But democracy has always had its price. In our nation’s nearly 240 years of sovereignty, we’ve endured plenty. But the American spirit has always persevered and emerged from the challenge stronger than before.

But America has never faced an enemy with such a tailwind as the progressive movement. The liberal assault on our nation over the last six years has been cataclysmic and relentless. We’ve witnessed America’s decline in nearly every measurable area.

But the blame no longer rests solely on the liberal movement. The current GOP party leaders have become complicit in this war on America. They’ve failed their constituents time and again by offering false hope and empty promises.

But I choose to believe that optimism is still in order. We are still a republic where the people are empowered to pursue change.

It’s incumbent upon each of us to study our choices carefully, regardless of political affiliation. Has your candidate demonstrated a commitment to integrity? Have they represented your values, beliefs and ideals? Will they govern by principle versus what’s popular? These characteristics must be non-negotiable in America’s next leader.

Fundamental change must not come from government, but from the people.

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Mark Caserta is a conservative blogger, a Cabell County resident and a regular contributor to The Herald-Dispatch editorial page.

Mark Caserta: America can once again be ‘shining city upon a hill’

1 Jan

…rather than manage her decline.


Mark Caserta – Editor’s column

Jan. 01, 2015 @ 12:14 AM

Ronald Reagan had a vision for America and a forbearing of her greatness that few could rival.  He never gave a speech that didn’t affirm our nation as the greatest on earth and wasn’t afraid to lift her lamp of laurels high for the world to see.  In fact, he saw America as a “shining city upon a hill.”

During the waning moments of his farewell address to the nation on Jan. 11, 1989, the “great communicator” once again championed the cause of freedom.

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“And that’s about all I have to say tonight, except for one thing. The past few days when I’ve been at that window upstairs, I’ve thought a bit of the ‘shining city upon a hill,’ the president said. “The phrase comes from John Winthrop, who wrote it to describe the America he imagined. What he imagined was important because he was an early Pilgrim, an early freedom man. He journeyed here on what today we’d call a little wooden boat; and like the other Pilgrims, he was looking for a home that would be free.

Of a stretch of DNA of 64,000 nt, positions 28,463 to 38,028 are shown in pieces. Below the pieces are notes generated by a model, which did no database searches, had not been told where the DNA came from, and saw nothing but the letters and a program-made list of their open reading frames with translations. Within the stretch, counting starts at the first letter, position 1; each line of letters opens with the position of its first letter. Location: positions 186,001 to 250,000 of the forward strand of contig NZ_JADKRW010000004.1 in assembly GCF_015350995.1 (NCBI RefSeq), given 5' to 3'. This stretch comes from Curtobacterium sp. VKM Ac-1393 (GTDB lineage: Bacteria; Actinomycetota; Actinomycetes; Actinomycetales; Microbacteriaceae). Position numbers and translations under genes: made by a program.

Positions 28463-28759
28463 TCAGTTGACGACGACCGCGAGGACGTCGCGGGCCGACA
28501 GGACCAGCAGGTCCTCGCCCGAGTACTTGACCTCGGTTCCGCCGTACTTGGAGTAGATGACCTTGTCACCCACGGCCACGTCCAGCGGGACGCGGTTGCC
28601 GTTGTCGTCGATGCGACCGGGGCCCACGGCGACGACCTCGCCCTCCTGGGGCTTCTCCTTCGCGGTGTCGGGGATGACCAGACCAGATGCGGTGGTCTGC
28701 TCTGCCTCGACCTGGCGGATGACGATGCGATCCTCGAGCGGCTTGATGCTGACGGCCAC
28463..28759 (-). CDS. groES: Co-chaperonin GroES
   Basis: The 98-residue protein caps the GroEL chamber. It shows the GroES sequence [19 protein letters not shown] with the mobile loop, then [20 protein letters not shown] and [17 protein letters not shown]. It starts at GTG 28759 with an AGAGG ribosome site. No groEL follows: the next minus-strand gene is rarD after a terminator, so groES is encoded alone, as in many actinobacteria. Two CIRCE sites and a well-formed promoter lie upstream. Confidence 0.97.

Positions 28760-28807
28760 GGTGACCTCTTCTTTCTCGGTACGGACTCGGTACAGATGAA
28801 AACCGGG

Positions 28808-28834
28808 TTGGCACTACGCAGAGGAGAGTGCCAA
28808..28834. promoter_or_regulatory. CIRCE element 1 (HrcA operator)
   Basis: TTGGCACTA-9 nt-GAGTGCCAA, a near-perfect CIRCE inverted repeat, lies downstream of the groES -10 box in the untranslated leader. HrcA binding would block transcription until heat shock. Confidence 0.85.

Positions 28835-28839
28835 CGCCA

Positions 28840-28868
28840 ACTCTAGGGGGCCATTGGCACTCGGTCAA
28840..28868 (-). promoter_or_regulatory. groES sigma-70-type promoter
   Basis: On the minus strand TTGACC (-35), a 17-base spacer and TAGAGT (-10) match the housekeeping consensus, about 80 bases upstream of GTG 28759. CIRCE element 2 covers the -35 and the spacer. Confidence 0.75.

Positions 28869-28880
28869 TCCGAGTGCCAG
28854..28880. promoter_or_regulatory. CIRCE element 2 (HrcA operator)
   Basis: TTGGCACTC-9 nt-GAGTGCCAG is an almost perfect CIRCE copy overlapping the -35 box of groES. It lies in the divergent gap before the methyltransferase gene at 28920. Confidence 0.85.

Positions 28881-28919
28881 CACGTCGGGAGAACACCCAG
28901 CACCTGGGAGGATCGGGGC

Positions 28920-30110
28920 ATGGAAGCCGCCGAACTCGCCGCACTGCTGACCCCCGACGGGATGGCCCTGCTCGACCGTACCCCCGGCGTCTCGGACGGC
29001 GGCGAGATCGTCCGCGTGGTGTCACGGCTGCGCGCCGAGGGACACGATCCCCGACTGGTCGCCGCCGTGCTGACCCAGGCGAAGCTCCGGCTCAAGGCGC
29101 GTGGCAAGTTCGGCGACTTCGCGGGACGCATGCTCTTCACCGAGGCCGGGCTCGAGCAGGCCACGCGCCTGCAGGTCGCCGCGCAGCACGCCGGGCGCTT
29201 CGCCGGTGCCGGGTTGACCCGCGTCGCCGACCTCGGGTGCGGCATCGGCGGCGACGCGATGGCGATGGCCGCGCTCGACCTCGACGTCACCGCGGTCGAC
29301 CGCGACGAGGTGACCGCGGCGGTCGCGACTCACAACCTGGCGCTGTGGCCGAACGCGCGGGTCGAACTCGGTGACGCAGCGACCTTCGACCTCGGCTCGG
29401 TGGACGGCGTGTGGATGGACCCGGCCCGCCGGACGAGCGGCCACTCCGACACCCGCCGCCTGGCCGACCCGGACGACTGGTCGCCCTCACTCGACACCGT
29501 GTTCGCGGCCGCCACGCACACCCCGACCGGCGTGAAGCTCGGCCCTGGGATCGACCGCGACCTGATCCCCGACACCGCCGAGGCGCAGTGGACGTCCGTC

“I’ve spoken of the shining city all my political life, but I don’t know if I ever quite communicated what I saw when I said it. But in my mind it was a tall, proud city built on rocks stronger than oceans, wind-swept, God-blessed, and teeming with people of all kinds living in harmony and peace; a city with free ports that hummed with commerce and creativity. And if there had to be city walls, the walls had doors and the doors were open to anyone with the will and the heart to get here. That’s how I saw it, and see it still.”


Nobler words were never spoken. America yearns for leaders who will enthusiastically rise to every occasion, and indeed, pursue opportunity to espouse the prowess and exceptionalism of our great land.

But yet patriots’ hearts are grieving. Championing our nation as a shining city on a hill has succumbed to managing its decline in a world which has never needed her guidance more!  Often, rather than learn from the lessons of our past, history is rewritten to propagate the progressive agenda.

Proverbs 29:18 says, “Where there is no vision, the people perish.”  I believe such vision drove our Founding Fathers to establish our Constitutional Republic and to pledge their lives, fortunes and sacred honor to secure the blessings of liberty.

Where do you see America right now?  Do you see her as a “shining city upon a hill” or do you see her as a nation in decline for lack of guidance and adherence to principle? Do you have a vision for America?  Is the American Dream still alive for you today?
Carry these thoughts into the New Year and ponder your influence on humanity.

We can once again become a “shining city upon a hill.” But we must humble ourselves before an Almighty God, seek His face and allow Him to heal our land.

Let 2015 be the year you make a difference!

Mark Caserta is a conservative blogger, a Cabell County resident and a regular contributor to The Herald-Dispatch editorial page. His email address is mark@